Wednesday 5 January 2011

Scissors, Paper

In most areas of life, I am fairly grown up, but I have never lost a fondness for the major activity of my primary school years - cutting things up. As a result, I have files of  'Articles that Might Be Interesting to Read', 'Articles that Made Me Laugh', 'Brilliant Cartoons', 'Poems I Like' and 'Amazing Photographs'.

This morning, I have been leafing through this last folder, and here are some of my favourites from among its contents:

1. A photograph by Hiroshi Sugimoto of Queen Victoria, taken from the 13 August, 2001 issue of the New Yorker, where it was publicising a photography exhibition at the Guggenheim SoHo. There was no other information given about it - such as why she was wearing that get up, why she allowed herself to be photographed in it and what exactly she was thinking as she stared so implacably at the lens:

2. A picture of the Duke and Duchess of Windsor taken in Paris in 1951 by Cartier-Bresson. This was published in  Antiques & Art in Victoria to publicise an exhibition of photographs from the British National Portrait Gallery that was held between 24 March and 13 May 2001 at Bendigo Art Gallery. We went to see the film called The King's Speech last week and the photograph seems more intriguing than ever as a result:

3. A photograph illustrating an article by Peter Schjeldahl from the 6 August, 2007 issue of the New Yorker. It is of Gerald and Sara Murphy, a wealthy but rather tragic couple who lived in Antibes in the 1920s and were friends of Cole Porter, Picasso, Man Ray, Dorothy Parker, Ernest Hemingway and F.Scott Fizgerald (they were the models for Dick and Nicole Diver in Tender is the Night.) To F. Scott Fitzgerald, Schjeldahl writes, the Murphys served "as symbols of the great theme of the Lost Generation: romantic disappointment, given intensity by the majesty of the dreams at stake." To support his case Schjeldahl quotes a letter Murphy wrote to Fitzgerald, saying, "Only the invented part of our life - the unreal part - has had any scheme, any beauty," and another by Zelda Fitzgerald following her husband's death in which, he tells us, "she writes that Scott's love of the Murphys reflected a 'devotion to those that he felt were contributing to the aesthetic and spiritual purposes of life'":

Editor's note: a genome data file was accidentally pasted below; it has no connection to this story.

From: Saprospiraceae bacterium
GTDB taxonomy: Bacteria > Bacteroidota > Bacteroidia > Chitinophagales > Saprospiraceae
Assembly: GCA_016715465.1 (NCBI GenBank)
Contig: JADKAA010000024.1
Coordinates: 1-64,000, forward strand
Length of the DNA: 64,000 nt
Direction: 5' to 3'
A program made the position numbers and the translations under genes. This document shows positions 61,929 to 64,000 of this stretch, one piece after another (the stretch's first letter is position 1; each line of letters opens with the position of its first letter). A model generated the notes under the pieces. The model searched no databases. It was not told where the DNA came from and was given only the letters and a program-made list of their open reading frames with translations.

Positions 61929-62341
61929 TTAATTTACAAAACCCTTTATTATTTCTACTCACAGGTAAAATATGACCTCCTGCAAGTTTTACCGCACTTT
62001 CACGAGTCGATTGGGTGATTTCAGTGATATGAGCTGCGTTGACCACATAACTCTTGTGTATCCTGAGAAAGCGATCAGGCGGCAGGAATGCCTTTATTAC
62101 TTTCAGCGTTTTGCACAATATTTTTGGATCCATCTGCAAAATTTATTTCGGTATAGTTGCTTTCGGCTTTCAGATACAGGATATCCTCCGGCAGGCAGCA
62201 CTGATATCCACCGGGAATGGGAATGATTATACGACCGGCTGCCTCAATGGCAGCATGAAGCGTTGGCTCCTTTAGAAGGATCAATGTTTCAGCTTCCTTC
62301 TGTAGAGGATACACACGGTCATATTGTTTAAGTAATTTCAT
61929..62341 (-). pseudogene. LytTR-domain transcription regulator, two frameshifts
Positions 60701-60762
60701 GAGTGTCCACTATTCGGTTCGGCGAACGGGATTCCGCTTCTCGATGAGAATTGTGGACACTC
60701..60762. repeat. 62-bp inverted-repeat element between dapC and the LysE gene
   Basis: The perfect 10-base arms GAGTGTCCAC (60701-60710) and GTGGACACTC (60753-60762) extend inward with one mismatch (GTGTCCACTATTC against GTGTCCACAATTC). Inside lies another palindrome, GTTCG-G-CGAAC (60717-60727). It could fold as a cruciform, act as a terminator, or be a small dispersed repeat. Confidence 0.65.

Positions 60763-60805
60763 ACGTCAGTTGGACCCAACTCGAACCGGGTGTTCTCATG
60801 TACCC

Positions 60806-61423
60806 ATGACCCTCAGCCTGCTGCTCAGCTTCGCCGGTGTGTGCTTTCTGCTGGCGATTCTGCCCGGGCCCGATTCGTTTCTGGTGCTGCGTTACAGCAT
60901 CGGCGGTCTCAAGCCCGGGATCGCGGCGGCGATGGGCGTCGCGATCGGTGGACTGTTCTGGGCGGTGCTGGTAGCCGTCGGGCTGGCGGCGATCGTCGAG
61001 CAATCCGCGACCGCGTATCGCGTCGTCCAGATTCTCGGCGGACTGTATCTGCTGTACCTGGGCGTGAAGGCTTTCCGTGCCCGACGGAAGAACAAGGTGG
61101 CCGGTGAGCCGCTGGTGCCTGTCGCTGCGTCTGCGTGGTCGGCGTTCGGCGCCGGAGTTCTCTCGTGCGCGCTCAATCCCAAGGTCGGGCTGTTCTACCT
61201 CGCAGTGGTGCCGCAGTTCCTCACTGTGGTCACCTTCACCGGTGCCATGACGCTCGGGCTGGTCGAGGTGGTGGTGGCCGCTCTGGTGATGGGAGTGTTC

4. Finally, (and especially for the attention of Frank Wilson, who, I seem to remember, was talking with pleasure on his Books Inq blog about receiving some Bernstein recordings as a present recently), a photograph that again comes from the New Yorker - its 15 December 2008 issue this time. This picture never fails to make me smile - it shows Bernstein conducting Mahler in 1970, with such abandon that I doubt he was actually conveying anything to the players in the orchestra. Never mind - at lesat he seems to have been having a really fantastically good time:


  1. Fascinating images - what a great find

  2. Sara Murphy used to wear her pearls to the beach, to give them a bit of sun.

  3. I came over to ask if you had seen 'The King's Speech'. What did you think of it?

  4. The short answer is I liked it (I could bore you with tiny little quibbles, but the truth is while it was on I laughed, I cried, et cetera, so I shouldn't be so picky. I never got bored for a minute.)